Arizona’s low mental health rank questioned

Yavapai County officials dispute state’s national ranking

Some leaders in the local mental health arena are bristling over a Mental Health America 2016 survey that ranks Arizona at the bottom in the nation for treatment options based on what it deems a high prevalence of mental illness and limited access to care.

In Yavapai County, including Prescott and Prescott Valley, the call to helping those with mental illness and addiction is a stated priority for a number of agencies. Providers will not dispute the need for additional dollars, but will say that despite financial constraints across state, federal and philanthropic lines they remain committed to making a difference.

The state mental health budget for next year is expected to be about $2 billion.

“I cringe when I see a Mental Health America report that puts Arizona dead last when I know the good things that are happening in our community … We’ve got a fairly robust continuum,” said Larry Green, executive director of West Yavapai Guidance Clinic, the largest provider of mental health and addiction services in this region with a $40 million annual budget that is about double what it was in 2005.

The agency serves about 7,000 individuals a year, many of them Medicaid-eligible.

“We strive to serve as much of this community as we can. And we’re a partner with many organizations in this community,” Green said.

One of their most recent projects is the $1.75 million Crisis Stabilization Unit in Prescott Valley, a project hailed by law enforcement, medical providers and other social service providers for addressing a pressing need to offer an alternative to jail and the emergency room.

Between June 21 and Oct. 23, this unit that offers up to 24-hour crisis care as well as eight beds for short-term stays of three to five days served 844 people, 100 of whom were dropped off by area law enforcement officers, Green said. Each person is evaluated by a team of professionals, including medical and psychiatric staff, and connected to additional treatment services. West Yavapai offers a wide variety of mental health treatment services, a 16-bed psychiatric hospital and an inpatient rehabilitation treatment program for those who cannot afford private care.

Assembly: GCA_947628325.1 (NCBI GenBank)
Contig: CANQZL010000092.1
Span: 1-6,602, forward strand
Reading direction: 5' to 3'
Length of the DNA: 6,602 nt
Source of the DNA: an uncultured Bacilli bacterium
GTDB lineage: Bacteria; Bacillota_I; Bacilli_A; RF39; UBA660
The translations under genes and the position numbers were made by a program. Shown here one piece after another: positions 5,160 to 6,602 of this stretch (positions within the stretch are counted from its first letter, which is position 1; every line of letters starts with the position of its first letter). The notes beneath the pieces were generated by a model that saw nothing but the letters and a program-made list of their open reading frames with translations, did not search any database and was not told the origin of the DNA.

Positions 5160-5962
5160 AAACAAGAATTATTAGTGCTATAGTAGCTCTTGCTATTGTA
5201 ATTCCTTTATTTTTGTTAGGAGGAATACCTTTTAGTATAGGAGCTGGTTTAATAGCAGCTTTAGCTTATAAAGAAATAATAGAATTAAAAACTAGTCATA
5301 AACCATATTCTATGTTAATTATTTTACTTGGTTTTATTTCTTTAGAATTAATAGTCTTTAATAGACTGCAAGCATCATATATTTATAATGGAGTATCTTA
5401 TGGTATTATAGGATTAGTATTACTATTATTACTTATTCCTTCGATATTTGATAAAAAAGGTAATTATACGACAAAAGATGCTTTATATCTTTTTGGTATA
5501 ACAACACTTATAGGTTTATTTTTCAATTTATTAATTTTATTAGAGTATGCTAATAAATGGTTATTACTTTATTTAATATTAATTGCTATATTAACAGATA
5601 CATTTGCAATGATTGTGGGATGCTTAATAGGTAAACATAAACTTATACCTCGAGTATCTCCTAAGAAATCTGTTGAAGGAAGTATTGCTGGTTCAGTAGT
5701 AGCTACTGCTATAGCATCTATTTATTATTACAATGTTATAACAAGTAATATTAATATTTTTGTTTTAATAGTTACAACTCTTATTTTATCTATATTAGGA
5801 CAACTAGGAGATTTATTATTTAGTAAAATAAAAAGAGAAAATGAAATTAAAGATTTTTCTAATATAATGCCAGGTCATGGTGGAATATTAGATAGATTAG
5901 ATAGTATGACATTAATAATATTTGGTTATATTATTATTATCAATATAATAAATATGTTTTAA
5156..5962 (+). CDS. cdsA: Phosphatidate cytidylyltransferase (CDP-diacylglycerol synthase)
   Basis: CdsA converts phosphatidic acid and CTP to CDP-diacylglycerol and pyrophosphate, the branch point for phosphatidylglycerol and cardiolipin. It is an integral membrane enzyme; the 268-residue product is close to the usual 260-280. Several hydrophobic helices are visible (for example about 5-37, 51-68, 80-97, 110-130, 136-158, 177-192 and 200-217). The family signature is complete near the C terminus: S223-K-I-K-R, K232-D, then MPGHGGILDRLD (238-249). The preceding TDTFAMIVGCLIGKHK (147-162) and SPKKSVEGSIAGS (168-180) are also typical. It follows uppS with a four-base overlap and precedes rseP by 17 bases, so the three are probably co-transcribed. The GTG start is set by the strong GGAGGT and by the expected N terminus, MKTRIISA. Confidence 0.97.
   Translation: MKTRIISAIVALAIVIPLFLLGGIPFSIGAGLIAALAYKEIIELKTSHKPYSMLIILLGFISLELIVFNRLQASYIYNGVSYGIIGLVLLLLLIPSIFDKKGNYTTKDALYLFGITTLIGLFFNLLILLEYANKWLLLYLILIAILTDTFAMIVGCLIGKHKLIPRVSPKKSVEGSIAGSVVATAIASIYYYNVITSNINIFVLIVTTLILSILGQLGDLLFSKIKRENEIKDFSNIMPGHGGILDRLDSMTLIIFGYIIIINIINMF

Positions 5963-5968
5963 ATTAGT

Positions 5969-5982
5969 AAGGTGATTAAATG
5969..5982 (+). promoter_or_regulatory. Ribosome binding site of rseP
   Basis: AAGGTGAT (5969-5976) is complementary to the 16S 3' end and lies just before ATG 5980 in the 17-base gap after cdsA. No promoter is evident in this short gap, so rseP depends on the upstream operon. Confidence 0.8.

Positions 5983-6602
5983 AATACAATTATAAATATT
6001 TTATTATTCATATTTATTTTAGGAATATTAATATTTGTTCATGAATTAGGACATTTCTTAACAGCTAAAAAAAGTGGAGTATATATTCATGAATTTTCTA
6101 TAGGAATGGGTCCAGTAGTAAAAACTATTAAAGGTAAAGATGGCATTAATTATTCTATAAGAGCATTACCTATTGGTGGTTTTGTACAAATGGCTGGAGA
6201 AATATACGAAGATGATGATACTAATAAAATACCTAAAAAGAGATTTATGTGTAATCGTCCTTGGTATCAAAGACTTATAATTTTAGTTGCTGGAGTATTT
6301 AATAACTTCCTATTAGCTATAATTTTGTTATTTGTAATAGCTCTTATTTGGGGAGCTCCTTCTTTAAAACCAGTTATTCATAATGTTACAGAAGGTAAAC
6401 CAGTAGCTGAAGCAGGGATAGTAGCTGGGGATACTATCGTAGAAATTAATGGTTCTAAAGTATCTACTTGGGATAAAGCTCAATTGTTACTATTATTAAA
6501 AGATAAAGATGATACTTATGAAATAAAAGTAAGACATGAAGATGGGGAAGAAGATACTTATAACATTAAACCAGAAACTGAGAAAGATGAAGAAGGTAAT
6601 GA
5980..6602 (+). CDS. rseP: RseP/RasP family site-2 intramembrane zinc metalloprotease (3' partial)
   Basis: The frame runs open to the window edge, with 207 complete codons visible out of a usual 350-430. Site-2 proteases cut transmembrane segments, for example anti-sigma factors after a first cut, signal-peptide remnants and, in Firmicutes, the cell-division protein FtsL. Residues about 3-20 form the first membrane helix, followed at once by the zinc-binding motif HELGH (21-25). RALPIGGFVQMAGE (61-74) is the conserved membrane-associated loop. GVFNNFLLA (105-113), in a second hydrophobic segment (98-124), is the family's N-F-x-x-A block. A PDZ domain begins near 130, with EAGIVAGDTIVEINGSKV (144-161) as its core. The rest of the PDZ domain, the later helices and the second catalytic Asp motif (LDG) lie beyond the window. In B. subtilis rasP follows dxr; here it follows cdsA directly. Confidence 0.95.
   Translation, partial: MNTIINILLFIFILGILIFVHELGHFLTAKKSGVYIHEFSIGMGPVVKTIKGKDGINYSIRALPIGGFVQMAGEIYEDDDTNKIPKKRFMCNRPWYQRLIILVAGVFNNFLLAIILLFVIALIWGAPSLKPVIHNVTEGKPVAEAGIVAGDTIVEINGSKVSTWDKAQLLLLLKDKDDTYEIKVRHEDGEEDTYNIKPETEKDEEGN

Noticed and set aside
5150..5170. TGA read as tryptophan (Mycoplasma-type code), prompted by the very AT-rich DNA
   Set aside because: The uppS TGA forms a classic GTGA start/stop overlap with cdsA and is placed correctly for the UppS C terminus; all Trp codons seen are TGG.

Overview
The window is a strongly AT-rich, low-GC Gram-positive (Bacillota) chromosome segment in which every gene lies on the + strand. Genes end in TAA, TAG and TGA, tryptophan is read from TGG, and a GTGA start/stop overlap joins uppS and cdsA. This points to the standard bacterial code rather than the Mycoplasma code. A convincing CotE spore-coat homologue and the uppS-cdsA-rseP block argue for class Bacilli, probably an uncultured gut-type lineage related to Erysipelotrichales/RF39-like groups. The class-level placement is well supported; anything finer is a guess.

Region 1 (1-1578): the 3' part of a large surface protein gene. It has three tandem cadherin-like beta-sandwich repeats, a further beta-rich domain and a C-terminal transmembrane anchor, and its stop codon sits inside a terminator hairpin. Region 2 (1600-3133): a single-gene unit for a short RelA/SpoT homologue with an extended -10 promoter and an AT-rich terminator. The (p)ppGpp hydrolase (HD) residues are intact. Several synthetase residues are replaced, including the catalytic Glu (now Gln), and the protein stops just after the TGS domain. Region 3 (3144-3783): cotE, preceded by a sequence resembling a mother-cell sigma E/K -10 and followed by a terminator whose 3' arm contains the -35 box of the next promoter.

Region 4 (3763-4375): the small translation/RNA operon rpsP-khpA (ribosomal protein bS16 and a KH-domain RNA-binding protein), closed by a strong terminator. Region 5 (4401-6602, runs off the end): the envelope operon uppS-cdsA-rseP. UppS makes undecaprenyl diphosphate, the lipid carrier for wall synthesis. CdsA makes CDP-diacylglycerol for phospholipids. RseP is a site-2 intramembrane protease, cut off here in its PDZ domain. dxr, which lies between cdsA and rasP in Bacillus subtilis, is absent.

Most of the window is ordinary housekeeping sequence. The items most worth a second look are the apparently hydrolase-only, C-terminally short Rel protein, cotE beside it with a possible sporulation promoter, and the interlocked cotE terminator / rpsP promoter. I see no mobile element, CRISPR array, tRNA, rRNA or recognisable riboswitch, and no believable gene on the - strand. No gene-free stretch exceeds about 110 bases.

“That’s huge,” Green said.

In July, Terros Health, headquartered in Phoenix, started a mobile response service operating out of Prescott Valley; again their intention is to deescalate situations so that people are able to be treated rather than sent to jail or to a medical facility that is not equipped for mental health and addiction crises.

The Veterans Administration in Prescott two years ago opened up a $7 million mental health complex on its main campus off Highway 89. In that time, the program has served 221 people in its intensive outpatient program that provides from nine to 20 hours of counseling, group and family therapy and other treatment for co-occurring addiction and mental health symptoms.

The Yavapai County Sheriff’s Office is yet another player in the county mental health field.

On Oct. 21, the Sheriff’s Office was honored for its innovative programming intended to address mental health issues, with particular honors given to both Sheriff Scott Mascher and Chief Deputy David Rhodes.